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SCOTUS Sends Transgender School Case Back To 4th Circuit

By Michael A. Kornbluth

On March 6, 2017, the Supreme Court remanded a case about a transgender boy’s right to use the bathroom associated with his gender identity. Gavin Grimm, a transgender boy, wanted to use the boys’ restroom at his high school. After Gavin had been using the boys’ restroom for seven weeks with the school’s permission, the local school board passed a policy that banned Gavin Grimm from using the boys’ restroom. Gavin Grimm filed for an injunction to use the bathroom based on his gender identity.

The U.S. District Court for the Eastern District of Virginia, 122 F. Supp. 3d 736 (2015), dismissed Grimm’s Title IX claim. On appeal, the primary issue for the 4th Circuit was whether Title IX requires schools to provide transgender students restroom access that comports with the student’s gender identity as stated in 34 CFR 106.33. G.G. v. Gloucester County School Board, 822 F.3d 719 (2016).   The regulation permits the provision of “separate toilet, locker room, and shower facilities on the basis of sex, but such facilities provided for students of one sex shall be comparable to such facilities for students of the other sex.” On Jan. 7, 2015, the Department of Education’s Office for Civil Rights interpreted 34 C.F.R. 106.33 as requiring that if a school treats students differently due to their sex, the school must also treat transgender students consistent with their identity.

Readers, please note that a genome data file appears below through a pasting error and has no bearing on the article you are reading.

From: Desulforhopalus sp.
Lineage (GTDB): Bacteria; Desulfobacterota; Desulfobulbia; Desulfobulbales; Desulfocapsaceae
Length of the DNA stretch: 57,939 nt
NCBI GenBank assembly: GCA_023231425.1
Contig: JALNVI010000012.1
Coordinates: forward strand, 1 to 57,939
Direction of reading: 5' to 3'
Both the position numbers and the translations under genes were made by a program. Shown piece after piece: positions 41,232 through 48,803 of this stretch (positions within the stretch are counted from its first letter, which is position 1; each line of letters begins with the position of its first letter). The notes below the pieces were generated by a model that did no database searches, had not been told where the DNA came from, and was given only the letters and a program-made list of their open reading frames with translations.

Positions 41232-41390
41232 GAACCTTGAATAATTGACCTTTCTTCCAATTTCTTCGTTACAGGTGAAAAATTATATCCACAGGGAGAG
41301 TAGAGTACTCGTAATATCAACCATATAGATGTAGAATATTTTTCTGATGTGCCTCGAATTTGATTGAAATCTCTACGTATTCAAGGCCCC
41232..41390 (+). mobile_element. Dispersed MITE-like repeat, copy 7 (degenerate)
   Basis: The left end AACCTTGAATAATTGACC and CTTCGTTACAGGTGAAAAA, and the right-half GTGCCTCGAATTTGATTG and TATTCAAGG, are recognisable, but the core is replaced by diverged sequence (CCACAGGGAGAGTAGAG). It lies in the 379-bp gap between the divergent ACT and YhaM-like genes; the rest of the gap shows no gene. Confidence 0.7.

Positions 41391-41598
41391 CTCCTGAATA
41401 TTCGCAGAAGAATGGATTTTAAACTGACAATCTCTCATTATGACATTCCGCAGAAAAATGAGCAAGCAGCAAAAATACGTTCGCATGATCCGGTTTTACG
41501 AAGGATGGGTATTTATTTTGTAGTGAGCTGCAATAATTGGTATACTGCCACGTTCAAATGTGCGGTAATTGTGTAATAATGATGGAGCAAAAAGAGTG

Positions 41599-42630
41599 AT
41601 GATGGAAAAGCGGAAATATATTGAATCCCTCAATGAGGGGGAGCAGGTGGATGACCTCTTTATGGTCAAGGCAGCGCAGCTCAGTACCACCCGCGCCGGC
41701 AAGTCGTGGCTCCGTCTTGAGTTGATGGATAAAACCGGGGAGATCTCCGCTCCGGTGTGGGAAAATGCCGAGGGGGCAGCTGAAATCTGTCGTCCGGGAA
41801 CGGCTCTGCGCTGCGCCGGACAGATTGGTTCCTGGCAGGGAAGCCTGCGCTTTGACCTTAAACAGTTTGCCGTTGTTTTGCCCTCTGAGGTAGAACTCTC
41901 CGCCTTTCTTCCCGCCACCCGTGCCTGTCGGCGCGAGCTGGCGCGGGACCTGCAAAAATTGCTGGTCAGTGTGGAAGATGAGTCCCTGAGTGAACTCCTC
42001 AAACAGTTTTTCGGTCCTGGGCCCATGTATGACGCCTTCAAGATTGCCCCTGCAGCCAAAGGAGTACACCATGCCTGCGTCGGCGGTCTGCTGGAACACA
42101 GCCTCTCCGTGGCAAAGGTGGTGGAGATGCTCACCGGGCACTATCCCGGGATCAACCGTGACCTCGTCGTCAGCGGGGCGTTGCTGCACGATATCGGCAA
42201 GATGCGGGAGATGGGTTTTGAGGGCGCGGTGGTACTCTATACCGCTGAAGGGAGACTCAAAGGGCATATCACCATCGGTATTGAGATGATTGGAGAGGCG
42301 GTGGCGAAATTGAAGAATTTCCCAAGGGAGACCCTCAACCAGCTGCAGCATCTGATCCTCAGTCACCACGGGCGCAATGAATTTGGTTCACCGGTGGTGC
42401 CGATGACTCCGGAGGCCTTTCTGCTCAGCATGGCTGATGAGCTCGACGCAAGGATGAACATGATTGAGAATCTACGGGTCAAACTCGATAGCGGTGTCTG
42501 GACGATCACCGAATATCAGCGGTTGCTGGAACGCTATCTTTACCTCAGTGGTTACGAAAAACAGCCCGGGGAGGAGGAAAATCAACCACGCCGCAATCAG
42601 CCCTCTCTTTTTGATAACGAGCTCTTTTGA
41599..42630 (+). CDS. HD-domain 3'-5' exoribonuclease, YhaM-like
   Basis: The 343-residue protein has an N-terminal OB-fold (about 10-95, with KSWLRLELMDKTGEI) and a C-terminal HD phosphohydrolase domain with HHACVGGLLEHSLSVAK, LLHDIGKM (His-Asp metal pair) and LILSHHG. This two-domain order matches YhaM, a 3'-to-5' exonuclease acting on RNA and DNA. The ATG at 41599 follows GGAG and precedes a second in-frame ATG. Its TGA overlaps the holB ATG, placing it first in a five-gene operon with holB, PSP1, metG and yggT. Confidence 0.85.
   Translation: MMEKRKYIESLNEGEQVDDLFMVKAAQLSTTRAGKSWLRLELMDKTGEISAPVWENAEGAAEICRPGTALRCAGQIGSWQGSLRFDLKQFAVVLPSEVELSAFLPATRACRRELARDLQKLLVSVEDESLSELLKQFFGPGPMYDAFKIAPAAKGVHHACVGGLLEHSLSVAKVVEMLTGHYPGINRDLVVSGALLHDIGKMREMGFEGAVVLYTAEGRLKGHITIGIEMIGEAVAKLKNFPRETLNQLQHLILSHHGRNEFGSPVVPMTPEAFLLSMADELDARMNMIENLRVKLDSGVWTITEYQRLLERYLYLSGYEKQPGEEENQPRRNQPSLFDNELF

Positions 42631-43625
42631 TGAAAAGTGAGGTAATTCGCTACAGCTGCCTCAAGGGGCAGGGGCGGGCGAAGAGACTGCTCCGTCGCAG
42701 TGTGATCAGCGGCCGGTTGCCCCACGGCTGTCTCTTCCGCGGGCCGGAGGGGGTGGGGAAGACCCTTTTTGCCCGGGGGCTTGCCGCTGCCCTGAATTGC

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Sharif v. United Airlines, Inc.: Discharging Employee For FMLA Fraud and Dishonesty Is Not FMLA Retaliation

Murray,JoeBy Joseph S. Murray IV

A Halloween treat for employers and a trick for FMLA-abusing, dishonest employees: The 4th Circuit held that terminating an employee for abusing FMLA leave and for lying during an investigation into the FMLA abuse is not retaliation under the FMLA. Sharif v. United Airlines, Inc., No. 15-1747 (4th Cir. Oct. 31, 2016). While the ruling in this case was easy based on the facts, the 4th Circuit has provided a clear framework going forward for attorneys to defend or prosecute claims of FMLA retaliation when the circumstances surrounding the request for leave or the leave itself triggers an investigation and adverse action.

In 2009, Masoud Sharif was diagnosed with anxiety disorder. United approved every one of Sharif’s requests for FMLA leave to handle his panic attacks. Sharif used a total of 56 days of FMLA leave in the two years prior to his discharge, including days after United initiated an investigation into his FMLA use.

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Fourth Circuit Approves Legislative Prayer

willjamisonEditor’s note:  On Oct. 31, 2016, the 4th Circuit Court of Appeals agreed to re-hear the case en banc.  Oral arguments are tentatively scheduled for Jan. 24-26, 2017.

By Will Jamison

On March 4, 1789, the First United States Congress met in Federal Hall in New York City.  The air was (probably) thick with dust from the street and powder from their wigs.  With the ink still drying on the U.S. Constitution, the actions of that First Congress shed light on how the founders of our nation interpreted the supreme law of the land…that is, according to our U.S. Supreme Court.